One thousand words a day! That was the goal I had in mind when I decided to start writing a lot more.
This plan won’t easily become a reality, though. I’d never been consistent or productive in my writing, because my usual routine was to merely write sporadically, i.e, when I had time, motivation or a good feeling for it.
Let’s just say that didn’t happen often.
As a result, I wasn’t publishing a lot of content and my website was stagnating.
I decided to do something about it and to write much more than I had done thus far. Instead of writing from time to time, I would write every day and I would write at least one thousand words.
Why 1,000? (or sometimes 750). It was a random choice, only justified because this was the advice saturating the Internet. I decided to go for the most challenging. I also knew that writing 1,000 words a day would directly solve my problem of not publishing enough.
However, making this decision wasn’t enough. I’d already tried it in the past and failed.
The difference this time was an article which gave me a big kick in the ass. This article was written by Bamidele, and was entitled How to Write 5,000 Words a Day. In the email that accompanied the post, he was basically saying that writing 5,000 words was simple. Wait, simple?
I was crying like a baby about writing 1,000 words, and he was telling me that writing five times more was SIMPLE? It wasn’t even something possible – in my mind.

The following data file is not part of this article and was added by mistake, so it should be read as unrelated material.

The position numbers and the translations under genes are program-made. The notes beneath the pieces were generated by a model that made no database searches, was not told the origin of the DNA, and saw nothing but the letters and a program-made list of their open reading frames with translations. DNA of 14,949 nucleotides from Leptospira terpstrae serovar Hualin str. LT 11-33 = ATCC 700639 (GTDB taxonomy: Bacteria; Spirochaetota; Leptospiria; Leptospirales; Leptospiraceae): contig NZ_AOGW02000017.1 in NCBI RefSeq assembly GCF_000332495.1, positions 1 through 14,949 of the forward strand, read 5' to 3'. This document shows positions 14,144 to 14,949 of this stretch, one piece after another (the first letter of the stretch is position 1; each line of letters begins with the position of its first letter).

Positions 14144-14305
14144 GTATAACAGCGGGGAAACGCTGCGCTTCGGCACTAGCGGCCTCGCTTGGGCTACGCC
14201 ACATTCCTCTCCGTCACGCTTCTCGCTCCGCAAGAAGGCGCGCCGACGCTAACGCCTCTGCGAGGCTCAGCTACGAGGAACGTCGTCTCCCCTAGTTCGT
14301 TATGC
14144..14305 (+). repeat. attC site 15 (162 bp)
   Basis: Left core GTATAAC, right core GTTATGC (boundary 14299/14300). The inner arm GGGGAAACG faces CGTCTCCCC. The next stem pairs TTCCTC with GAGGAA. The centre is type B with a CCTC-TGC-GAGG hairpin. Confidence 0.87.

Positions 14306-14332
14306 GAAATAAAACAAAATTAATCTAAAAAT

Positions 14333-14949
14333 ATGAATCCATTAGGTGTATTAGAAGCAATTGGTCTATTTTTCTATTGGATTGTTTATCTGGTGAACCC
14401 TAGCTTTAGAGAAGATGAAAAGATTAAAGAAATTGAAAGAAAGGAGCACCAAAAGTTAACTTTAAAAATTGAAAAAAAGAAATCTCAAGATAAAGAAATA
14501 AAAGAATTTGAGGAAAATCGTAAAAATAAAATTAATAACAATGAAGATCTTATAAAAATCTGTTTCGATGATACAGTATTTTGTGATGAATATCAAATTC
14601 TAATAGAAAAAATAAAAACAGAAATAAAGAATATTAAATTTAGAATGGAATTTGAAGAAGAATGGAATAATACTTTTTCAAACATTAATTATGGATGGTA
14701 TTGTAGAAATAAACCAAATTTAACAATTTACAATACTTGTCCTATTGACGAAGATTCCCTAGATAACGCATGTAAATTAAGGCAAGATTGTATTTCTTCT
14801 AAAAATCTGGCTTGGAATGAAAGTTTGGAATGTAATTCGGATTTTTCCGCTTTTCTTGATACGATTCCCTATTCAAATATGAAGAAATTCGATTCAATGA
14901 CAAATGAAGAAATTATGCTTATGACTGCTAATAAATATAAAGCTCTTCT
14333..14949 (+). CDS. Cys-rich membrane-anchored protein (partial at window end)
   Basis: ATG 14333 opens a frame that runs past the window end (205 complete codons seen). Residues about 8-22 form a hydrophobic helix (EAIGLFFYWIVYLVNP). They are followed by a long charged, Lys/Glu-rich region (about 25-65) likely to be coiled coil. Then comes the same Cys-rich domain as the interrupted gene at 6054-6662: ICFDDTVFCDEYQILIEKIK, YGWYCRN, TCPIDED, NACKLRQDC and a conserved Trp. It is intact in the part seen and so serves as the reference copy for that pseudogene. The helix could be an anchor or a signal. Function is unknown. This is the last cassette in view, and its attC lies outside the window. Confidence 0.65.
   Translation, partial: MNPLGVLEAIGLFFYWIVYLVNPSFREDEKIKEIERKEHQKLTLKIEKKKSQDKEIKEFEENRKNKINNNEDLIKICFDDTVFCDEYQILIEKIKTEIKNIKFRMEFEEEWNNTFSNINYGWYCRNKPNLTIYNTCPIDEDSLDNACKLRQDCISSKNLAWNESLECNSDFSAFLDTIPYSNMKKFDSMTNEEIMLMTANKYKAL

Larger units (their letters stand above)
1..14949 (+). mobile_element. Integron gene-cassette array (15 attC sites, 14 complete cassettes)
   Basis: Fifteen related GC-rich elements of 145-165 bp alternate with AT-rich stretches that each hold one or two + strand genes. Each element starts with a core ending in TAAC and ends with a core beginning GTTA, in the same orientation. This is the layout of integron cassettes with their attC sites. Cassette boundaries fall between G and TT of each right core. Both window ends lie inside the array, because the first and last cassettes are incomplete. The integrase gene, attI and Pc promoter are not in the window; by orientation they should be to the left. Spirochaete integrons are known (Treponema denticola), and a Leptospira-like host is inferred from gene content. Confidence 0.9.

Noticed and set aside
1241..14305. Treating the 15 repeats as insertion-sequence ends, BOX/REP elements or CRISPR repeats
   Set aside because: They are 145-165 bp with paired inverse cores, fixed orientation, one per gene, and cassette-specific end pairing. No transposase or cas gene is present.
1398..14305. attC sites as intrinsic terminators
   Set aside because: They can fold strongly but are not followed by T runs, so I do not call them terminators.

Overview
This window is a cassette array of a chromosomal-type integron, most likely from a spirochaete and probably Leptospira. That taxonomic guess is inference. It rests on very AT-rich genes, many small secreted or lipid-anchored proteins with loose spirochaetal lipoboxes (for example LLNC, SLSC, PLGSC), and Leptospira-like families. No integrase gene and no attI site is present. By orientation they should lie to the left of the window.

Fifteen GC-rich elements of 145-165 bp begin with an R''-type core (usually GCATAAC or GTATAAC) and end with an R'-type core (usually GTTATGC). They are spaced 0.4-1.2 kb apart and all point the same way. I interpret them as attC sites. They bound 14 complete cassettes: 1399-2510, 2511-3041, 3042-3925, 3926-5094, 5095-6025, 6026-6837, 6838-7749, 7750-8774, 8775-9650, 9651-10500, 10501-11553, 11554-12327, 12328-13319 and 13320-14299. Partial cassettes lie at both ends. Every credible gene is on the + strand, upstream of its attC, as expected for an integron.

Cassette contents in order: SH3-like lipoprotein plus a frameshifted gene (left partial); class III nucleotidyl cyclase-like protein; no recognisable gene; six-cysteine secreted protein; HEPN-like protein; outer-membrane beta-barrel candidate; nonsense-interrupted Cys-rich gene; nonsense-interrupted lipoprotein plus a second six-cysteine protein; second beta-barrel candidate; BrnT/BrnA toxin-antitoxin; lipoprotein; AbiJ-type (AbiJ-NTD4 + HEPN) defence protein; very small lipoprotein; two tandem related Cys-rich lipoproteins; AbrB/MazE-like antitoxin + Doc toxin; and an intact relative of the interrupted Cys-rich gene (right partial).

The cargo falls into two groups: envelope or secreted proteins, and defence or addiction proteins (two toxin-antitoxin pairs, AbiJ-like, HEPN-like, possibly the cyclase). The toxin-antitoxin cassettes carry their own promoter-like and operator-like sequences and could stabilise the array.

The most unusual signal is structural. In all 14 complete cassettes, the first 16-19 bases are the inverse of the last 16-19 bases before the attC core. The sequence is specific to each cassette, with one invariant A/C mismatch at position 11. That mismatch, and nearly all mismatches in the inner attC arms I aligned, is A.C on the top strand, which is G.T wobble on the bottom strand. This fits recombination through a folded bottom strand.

But that was the kick I needed. I replied to him (and committed to him) that I would write 1,000 words a day. NO MATTER WHAT. I wanted to commit to someone, so that one month later I could say “Yes, I did 1k a day, easy peasy!” I also hoped that this public commitment would make me write more, to avoid the shame of having to hide behind failure.
And indeed, one month later, I wrote to Bamidele. Here is what I wrote:
Unfortunately, I didn’t succeed in staying consistent with 1,000 words. That was too much for me. I felt my creativity was exhausted after a week.
Uh… I failed miserably. In fact, I could not even hold the rhythm for one week, and I didn’t write at all the following week.
I felt so bad, but I didn’t stop there. Yes I failed, but I could learn from my mistake. You can learn too.
Don’t Make The Same Mistake
My mistake was that I had been too greedy. As I said, I was just a casual writer, writing from time to time, when I felt like it, and I wanted to burn every step – all the way to 20,000 words in a month.
Bamidele could write 5,000 words a day because he was a seasoned writer. I couldn’t write 1,000 because I was a beginner.
Creativity is like a muscle, and I was a skinny guy trying to lift too much weight. After a few days, my muscles were so sore that I wasn’t able to write another word.
If I wanted to lift more, I would need to start with light weights and slowly increase them as I got stronger.